The concept of a trust under English law can be traced as far back as the time of crusades. But it may be noted that Islamic law since at least the 10th century has instituted the concept of “waqf” which is found to be having a number of similarities to the trust. Based on a general comparison several scholars of Islamic law have postulated that Islamic influence was prominent in the development English trust law, in so far as the similarities between the creation of Waqf and trusts under English law .
This paper discusses some the issues relating to the relationship between trust law and sharia law relating to waqf. Salient Features of Waqf “Waqf” “in essence is the permanent endowment of property for the benefit of a religious, pious or charitable purpose”. “Waqf” being an unincorporated charitable trust developed by Muslim jurists existed either as waqf khairi – an endowment created for a religious or public purpose or waqf ahli or dhuriri – created as a family endowment.
Waqf is defined as “the detention of the corpus from the ownership of any person and the gift of its income or usufruct either presently or in the future to some charitable purpose” There are three basic principles that govern waqf; the trust is required to be irrevocable, continuous (perpetual) and inalienable. There is no particular format prescribed for the creation of waqf under the Islamic law. The intention of the person creating the trust must be made clear and he should specify the purpose for which the trust is being created.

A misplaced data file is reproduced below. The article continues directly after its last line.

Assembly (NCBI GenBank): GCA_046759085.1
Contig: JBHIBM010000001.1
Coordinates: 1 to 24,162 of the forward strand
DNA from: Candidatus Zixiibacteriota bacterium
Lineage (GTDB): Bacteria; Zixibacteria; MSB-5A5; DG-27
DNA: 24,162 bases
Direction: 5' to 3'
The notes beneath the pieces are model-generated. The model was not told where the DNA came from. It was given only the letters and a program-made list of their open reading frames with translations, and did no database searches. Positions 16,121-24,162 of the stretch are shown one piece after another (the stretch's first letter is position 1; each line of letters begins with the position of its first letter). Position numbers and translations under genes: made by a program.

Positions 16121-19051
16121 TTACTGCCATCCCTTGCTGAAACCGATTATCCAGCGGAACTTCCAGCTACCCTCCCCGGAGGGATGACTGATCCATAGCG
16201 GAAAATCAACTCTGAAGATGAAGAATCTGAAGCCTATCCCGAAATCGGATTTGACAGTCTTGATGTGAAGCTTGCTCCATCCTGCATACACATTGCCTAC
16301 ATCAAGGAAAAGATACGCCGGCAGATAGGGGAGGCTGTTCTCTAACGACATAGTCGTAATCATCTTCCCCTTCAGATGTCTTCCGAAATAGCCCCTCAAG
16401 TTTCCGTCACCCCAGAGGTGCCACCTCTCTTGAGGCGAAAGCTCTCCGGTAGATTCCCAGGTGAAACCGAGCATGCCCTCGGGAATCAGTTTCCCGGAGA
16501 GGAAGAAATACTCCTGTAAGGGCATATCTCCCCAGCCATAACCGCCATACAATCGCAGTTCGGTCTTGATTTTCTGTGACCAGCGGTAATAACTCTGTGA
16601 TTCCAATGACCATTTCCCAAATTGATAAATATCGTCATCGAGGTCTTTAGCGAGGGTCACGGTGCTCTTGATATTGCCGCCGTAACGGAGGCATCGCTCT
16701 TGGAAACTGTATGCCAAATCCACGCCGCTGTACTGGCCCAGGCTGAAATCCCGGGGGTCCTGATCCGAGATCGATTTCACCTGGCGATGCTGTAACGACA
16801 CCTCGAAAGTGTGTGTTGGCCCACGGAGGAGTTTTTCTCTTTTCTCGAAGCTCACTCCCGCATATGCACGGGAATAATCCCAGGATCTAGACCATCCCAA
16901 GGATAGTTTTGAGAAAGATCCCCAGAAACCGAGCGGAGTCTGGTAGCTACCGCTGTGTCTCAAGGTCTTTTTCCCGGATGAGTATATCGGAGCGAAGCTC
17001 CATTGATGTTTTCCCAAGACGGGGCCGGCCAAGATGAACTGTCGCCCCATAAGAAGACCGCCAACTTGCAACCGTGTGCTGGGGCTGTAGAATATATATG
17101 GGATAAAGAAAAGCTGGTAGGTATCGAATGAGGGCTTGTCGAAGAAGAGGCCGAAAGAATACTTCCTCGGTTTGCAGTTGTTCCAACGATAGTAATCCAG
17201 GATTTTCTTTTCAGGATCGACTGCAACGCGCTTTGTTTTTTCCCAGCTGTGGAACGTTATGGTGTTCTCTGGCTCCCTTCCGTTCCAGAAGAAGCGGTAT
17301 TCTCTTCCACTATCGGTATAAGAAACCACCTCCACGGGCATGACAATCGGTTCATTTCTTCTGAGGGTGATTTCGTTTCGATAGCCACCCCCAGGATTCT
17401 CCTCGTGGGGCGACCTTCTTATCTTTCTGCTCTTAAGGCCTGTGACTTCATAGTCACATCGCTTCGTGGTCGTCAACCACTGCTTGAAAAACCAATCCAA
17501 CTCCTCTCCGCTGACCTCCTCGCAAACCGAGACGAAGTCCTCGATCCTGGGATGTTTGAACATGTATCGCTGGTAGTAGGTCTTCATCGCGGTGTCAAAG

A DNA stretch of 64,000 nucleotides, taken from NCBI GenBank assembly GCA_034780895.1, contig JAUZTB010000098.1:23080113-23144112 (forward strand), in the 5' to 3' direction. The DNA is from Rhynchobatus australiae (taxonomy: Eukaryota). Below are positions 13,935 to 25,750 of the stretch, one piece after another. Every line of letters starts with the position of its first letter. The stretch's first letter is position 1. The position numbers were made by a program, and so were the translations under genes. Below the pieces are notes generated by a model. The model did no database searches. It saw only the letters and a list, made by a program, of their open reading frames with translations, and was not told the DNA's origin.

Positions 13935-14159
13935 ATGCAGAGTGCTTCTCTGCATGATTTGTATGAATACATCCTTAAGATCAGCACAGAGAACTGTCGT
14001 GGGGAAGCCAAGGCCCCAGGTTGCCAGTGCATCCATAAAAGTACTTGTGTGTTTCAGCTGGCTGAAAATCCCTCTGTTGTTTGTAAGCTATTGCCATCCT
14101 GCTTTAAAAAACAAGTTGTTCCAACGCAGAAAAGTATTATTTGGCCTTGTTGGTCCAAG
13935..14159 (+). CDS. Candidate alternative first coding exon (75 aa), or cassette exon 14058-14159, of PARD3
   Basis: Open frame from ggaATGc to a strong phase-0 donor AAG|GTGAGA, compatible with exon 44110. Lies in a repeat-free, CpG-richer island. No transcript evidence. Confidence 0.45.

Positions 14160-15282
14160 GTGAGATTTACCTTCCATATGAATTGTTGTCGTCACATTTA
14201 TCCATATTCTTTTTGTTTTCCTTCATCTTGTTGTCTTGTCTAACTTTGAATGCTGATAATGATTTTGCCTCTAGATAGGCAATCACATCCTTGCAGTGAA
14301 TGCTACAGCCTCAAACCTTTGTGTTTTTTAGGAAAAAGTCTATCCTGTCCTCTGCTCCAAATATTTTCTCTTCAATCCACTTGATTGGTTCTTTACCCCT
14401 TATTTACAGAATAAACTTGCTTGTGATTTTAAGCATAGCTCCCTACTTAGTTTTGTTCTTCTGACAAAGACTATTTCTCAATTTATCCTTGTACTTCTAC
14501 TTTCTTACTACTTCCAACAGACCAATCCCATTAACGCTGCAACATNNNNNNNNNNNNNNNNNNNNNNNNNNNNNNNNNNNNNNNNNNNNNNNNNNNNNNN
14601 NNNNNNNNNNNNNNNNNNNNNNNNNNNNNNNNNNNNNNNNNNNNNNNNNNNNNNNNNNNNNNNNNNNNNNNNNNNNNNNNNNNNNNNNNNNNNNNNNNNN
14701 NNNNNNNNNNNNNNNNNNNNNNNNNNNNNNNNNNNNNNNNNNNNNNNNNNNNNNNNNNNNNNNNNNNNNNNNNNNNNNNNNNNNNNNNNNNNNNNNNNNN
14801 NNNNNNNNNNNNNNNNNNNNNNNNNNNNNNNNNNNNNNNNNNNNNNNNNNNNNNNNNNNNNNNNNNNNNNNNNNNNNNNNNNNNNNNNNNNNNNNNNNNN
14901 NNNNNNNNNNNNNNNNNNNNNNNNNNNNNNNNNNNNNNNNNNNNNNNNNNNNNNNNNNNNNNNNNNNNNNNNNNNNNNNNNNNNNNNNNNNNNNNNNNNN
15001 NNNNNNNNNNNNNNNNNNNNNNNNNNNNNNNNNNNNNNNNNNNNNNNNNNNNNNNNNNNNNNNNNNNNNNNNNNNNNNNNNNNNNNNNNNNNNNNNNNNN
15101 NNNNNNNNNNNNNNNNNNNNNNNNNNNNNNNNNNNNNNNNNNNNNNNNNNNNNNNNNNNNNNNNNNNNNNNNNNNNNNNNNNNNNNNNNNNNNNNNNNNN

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The waqif or the creator of the trust has been the powers to specify the terms and conditions of the operations of the trust . These conditions may relate to the appointment of trustees, selection of beneficiaries out of the trust income and the manner in which the waqf income may be distributed. The founder can appoint himself as the trustee or can retain the power to appoint and/or dismiss the mutawalli or trustees. Origin of Trusts under English Law There are conflicting views on the evolution of the concept of “trust” under English law.
Irrespective of the debates on the Roman or Germanic origin of English trusts, it has been Established, that the concept of trust has evolved “from a medieval English device for holding land know as the use”. Until the nineteenth century, it was thought that Roman fideicommissum formed the basis of the evolution of the concept of English trusts. However, during the nineteenth century this theory was replaced by the scholastic views that Germanic influences were responsible for the development of the idea of trusts in England.
One of the major criticisms about the Roman origin was that while the Roman device was purely based on testaments, the early English people were not in the habit of using wills to create trusts. In fact, a divergence of the purposes between the transactions where in the case a testament the purpose was to ensure a proper passage of the property and in the case of trust it was to ensure an efficient management of the property.
Another view point was put forth by Maitland and Holmes that the concept of English trust could have been based on the fifth century Salic Law which employed a third party Salamannus to facilitate the transfer of property. This theory of the influence of Salic law is reinforced by the fact that the Salic law was brought into force in England in the eleventh century by the Norman conquerors after the withdrawal of the Roman legions from the country. However, this theory has also been criticized on the ground of being superficial on the relevance to earlier theories.
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